Geneious! Simplified Genome Skimming Methods for Phylogenetic Systematic Studies: A Case Study in Oreocarya (Boraginaceae) Ap Applications ons in in Pl Plant t Scien Sciences ces

  • Ripma L
  • Simpson M
  • Hasenstab-Lehman K
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BioOne ( is a nonprofit, online aggregation of core research in the biological, ecological, and environmental sciences. BioOne provides a sustainable online platform for over 170 journals and books published by nonprofit societies, associations, museums, institutions, and presses. Your use of this PDF, the BioOne Web site, and all posted and associated content indicates your acceptance of BioOne's Terms of Use, available at The power of next-generation sequencing (NGS) is trans-forming the study of nonmodel plant taxa (Soltis et al., 2013). Sweeping statements about the utility of NGS to answer previ-ously intractable questions are commonplace in systematics journals. The initial bioinformatic hurdle and the fact that NGS technology can be used in different ways (see review by Godden et al., 2012 ; Soltis et al., 2013) inhibit many systematists from beginning studies. Briefl y, many NGS library preparation meth-ods rely on genome reduction, including targeting the tran-scriptome (e.g., Wen et al., 2013), nuclear loci (e.g., Weitemier et al., 2014), or the plastome (e.g., Stull et al., 2013). Reduction techniques capturing large numbers of nuclear loci require baseline genomic knowledge (see review by Cronn et al., 2012). In contrast, systematists can use the NGS genome skimming method (Straub et al., 2012) to assemble the high-copy frac-tion of total genomic DNA (gDNA) into the nuclear ribosomal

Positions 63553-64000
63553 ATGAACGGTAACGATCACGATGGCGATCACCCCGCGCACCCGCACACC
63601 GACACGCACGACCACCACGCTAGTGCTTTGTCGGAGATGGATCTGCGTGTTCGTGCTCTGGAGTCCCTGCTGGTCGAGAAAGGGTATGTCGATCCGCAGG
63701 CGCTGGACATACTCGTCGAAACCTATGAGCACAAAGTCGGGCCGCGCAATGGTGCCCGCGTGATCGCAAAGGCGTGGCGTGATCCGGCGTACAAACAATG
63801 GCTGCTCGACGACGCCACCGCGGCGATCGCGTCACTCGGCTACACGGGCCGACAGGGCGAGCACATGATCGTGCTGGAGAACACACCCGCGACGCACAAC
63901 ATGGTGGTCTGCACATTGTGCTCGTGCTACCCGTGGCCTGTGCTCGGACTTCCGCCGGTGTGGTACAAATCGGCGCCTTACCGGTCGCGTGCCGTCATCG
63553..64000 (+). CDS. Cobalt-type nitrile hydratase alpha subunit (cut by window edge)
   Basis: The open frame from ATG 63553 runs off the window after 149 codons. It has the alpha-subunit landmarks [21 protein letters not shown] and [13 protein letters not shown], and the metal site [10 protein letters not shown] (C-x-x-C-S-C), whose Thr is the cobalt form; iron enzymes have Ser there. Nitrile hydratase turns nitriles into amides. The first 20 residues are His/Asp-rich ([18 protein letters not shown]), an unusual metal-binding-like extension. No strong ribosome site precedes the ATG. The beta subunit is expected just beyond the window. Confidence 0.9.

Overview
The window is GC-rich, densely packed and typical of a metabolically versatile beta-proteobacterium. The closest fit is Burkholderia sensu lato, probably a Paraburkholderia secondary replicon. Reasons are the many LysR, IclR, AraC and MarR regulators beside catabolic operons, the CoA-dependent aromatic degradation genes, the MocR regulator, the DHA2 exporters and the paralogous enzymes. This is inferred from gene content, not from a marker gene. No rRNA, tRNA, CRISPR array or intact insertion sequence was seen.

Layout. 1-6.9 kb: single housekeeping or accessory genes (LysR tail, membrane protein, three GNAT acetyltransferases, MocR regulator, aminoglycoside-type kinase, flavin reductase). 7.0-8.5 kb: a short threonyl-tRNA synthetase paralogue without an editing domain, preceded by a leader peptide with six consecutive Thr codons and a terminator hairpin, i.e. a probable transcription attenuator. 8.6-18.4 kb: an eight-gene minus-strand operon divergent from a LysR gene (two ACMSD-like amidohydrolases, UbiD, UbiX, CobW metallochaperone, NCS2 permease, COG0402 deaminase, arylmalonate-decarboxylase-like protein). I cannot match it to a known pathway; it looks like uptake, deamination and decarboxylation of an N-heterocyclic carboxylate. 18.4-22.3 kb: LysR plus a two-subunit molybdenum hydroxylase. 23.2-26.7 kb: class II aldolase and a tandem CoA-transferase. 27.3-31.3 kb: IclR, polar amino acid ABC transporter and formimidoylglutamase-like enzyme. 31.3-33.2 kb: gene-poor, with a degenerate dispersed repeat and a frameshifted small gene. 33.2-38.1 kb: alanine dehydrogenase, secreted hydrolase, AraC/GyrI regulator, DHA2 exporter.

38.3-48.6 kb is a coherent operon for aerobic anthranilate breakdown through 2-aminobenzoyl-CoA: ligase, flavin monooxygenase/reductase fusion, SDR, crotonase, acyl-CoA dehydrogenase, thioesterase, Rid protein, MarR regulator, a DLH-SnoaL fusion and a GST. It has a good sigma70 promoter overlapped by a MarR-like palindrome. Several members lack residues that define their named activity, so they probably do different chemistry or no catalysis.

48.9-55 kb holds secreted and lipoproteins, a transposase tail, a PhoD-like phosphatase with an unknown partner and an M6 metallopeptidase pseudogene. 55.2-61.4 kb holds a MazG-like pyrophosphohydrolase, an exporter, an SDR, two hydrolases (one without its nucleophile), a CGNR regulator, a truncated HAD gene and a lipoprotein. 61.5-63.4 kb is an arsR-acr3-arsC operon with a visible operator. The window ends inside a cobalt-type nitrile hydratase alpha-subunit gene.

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  • Lee A Ripma

  • Michael G Simpson

  • Kristen Hasenstab-Lehman

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